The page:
So in the end it came down to a final showdown, just like in the great westerns; the good, the bad and the ugly, except that the bad was also the ugly, or vice versa. Max and Mr E, facing off, one with a handgun like a black slab of charcoal death, the other with nothing but the sun on his face.

As Max wondered whether there was any way to get out of this, hoping for inspiration to hit like lightning or a even just lightning to hit Mr E, the villain took a step toward him.

He smiled, a wide viscous grin that looked like the Joker as played by Jack Nicholson, and he raised the gun, till the barrel was aimed right at Max’s face, like the bit with Trinity and the Agent in The Matrix.
“Any famous last words?” Mr E asked, and Max shrugged.
“Not really. Are they very famous?”

Mr E smiled even wider, and in a split moment Max thought of a five minute video he’d seen on YouTube once of a snake dislocating it’s jaw to swallow an entire egg, and thought that Mr E was grinning like that, which was not a nice grin at all.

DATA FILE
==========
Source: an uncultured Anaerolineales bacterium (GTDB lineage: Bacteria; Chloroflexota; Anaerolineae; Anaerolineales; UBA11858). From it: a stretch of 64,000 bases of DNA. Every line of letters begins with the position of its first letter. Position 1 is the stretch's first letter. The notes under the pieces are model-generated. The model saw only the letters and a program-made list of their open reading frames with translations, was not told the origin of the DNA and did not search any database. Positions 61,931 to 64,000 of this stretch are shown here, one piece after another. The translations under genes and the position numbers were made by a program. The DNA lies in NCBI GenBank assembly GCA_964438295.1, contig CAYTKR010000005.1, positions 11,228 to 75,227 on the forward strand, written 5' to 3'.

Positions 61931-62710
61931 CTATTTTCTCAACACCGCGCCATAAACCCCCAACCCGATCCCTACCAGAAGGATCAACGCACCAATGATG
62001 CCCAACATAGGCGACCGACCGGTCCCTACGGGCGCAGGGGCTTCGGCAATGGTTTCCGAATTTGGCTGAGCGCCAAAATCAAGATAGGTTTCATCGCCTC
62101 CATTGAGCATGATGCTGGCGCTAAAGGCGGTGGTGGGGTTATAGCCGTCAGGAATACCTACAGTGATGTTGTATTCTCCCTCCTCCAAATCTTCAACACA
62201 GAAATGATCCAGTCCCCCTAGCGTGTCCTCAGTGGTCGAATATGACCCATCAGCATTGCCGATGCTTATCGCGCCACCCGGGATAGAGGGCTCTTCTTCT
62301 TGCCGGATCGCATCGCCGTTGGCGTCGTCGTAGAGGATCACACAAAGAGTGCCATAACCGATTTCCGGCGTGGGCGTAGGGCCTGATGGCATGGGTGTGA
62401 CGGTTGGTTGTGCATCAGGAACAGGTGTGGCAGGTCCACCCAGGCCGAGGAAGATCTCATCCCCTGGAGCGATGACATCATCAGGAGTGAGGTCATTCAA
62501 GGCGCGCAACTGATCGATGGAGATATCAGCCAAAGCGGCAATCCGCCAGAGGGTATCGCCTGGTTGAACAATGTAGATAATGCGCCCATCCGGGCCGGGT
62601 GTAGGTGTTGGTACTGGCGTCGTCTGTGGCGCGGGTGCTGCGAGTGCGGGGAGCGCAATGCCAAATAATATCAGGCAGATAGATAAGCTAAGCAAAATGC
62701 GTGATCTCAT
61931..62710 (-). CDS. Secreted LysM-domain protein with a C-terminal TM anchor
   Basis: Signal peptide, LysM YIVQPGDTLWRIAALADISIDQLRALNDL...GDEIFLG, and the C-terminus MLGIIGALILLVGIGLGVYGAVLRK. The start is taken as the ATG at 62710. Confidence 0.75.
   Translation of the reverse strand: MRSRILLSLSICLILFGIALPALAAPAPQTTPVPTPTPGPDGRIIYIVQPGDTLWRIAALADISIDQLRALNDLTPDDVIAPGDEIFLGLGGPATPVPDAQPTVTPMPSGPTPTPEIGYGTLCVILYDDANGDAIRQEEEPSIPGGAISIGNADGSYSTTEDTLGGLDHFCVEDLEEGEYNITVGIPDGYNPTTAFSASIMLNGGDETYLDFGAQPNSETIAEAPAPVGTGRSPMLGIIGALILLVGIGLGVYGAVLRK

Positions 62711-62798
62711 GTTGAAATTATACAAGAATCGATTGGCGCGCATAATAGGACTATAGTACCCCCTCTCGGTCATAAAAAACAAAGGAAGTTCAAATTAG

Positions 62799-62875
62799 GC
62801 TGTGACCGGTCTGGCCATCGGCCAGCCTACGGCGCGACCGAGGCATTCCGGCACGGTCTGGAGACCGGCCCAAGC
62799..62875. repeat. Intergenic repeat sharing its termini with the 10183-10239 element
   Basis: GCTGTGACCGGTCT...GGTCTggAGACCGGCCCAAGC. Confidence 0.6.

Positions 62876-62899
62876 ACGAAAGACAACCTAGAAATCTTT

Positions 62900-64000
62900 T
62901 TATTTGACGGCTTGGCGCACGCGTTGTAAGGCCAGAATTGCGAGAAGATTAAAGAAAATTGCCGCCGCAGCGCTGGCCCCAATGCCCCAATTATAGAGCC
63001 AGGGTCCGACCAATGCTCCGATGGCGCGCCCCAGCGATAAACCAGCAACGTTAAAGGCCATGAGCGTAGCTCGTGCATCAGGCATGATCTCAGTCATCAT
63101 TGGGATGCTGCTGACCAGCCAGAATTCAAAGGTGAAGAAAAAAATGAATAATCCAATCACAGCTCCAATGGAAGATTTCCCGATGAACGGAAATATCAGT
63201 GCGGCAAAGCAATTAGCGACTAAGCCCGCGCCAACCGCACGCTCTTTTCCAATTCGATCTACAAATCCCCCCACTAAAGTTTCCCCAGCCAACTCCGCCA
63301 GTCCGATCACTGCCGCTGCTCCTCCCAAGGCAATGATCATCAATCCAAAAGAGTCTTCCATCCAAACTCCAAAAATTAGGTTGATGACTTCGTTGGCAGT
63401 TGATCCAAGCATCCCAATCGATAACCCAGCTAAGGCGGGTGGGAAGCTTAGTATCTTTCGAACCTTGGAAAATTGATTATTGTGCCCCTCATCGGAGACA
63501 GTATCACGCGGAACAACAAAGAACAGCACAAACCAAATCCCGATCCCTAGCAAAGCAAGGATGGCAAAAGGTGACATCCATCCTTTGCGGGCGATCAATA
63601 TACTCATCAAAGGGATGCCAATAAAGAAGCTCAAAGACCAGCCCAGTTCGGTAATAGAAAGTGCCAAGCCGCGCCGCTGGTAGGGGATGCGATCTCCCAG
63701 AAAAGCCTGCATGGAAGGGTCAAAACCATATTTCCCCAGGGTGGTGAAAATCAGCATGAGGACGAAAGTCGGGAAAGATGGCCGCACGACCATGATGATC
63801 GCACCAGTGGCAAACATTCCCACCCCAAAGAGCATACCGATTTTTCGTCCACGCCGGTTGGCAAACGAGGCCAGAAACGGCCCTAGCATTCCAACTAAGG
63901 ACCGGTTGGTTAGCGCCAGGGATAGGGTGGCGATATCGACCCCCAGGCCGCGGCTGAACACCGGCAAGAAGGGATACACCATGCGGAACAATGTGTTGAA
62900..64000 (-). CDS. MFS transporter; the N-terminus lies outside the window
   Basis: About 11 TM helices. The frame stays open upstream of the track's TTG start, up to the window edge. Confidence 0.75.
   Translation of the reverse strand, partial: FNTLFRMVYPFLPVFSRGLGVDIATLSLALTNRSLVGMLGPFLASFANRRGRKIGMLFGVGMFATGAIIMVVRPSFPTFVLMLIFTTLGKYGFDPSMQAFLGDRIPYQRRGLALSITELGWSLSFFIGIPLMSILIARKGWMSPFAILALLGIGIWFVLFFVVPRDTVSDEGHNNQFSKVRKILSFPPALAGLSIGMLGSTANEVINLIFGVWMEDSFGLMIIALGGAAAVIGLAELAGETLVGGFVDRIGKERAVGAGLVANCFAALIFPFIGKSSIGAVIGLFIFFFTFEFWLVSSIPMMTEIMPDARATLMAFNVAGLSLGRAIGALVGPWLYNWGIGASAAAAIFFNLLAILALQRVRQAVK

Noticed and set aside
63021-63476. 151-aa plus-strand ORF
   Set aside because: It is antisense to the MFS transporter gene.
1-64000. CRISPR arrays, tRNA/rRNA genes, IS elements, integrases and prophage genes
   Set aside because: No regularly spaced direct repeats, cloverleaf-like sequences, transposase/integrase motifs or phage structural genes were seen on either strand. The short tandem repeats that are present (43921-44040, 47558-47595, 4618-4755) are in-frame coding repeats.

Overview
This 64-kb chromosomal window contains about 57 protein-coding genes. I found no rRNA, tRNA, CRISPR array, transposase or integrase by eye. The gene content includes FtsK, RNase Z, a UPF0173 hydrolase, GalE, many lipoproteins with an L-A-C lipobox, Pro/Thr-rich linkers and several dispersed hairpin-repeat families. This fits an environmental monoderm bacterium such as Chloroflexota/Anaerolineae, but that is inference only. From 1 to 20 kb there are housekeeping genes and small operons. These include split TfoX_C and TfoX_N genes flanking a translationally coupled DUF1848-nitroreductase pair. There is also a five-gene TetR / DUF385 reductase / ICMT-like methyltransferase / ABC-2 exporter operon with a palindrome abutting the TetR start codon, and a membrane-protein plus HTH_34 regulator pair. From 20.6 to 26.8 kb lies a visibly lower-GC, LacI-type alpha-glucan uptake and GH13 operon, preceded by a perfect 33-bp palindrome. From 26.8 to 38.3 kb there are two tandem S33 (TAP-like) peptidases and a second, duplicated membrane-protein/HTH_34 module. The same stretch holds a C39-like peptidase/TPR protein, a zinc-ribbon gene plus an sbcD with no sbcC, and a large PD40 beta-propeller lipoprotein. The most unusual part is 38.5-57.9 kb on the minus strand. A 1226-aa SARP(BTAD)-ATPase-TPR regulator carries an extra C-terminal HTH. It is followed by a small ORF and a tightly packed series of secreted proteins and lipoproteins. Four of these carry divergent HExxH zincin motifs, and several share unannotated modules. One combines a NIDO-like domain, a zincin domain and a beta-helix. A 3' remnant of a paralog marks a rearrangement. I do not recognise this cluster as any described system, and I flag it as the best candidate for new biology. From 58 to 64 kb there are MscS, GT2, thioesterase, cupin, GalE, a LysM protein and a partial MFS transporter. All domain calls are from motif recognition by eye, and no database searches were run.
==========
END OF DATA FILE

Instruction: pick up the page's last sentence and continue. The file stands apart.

“Actually, I do have two more words, though they also may not be very famous.”

“Go on,” invited his nemesis, his teeth clenched like an ivory wall.

“Safety catch,” said Max, and as Mr E’s eyes flicked to the small black safety catch on the side of the gun Max jabbed his hand out and grabbed the gun, pushing his finger behind the trigger like the move Donnie Yen does in Ip Man and stopping the trigger being pulled. Then he spun, kicking his leg out and driving his heel into Mr E’s temple so hard his skull crunched, and his supposed nemesis dropped lifeless to the concrete.

Max stood looking down at him like Batman with blood on his boot, and smiled his own wide smile.

“Bye bye, bad guy,” he said, and turned. The day was still bright and clear, but if there had been a sunset, he would have been walking into it, towards his new adventure….

The Worst Story Ever Written

Trigger Warning: This story contains everything I hate about writing and may include horribleness that should not be read by anyone.

Authors Note: I’ll also be including some writers commentary so anything in <> should not be considered part of the story.

Rosie awoke to the shrill call of her alarm wailing like a garroted goose. She pulled back the covers and slid sensuously out of the silk sheets and pattered across the room, soft as a kitten, to regarded herself critically in the full-length mirror.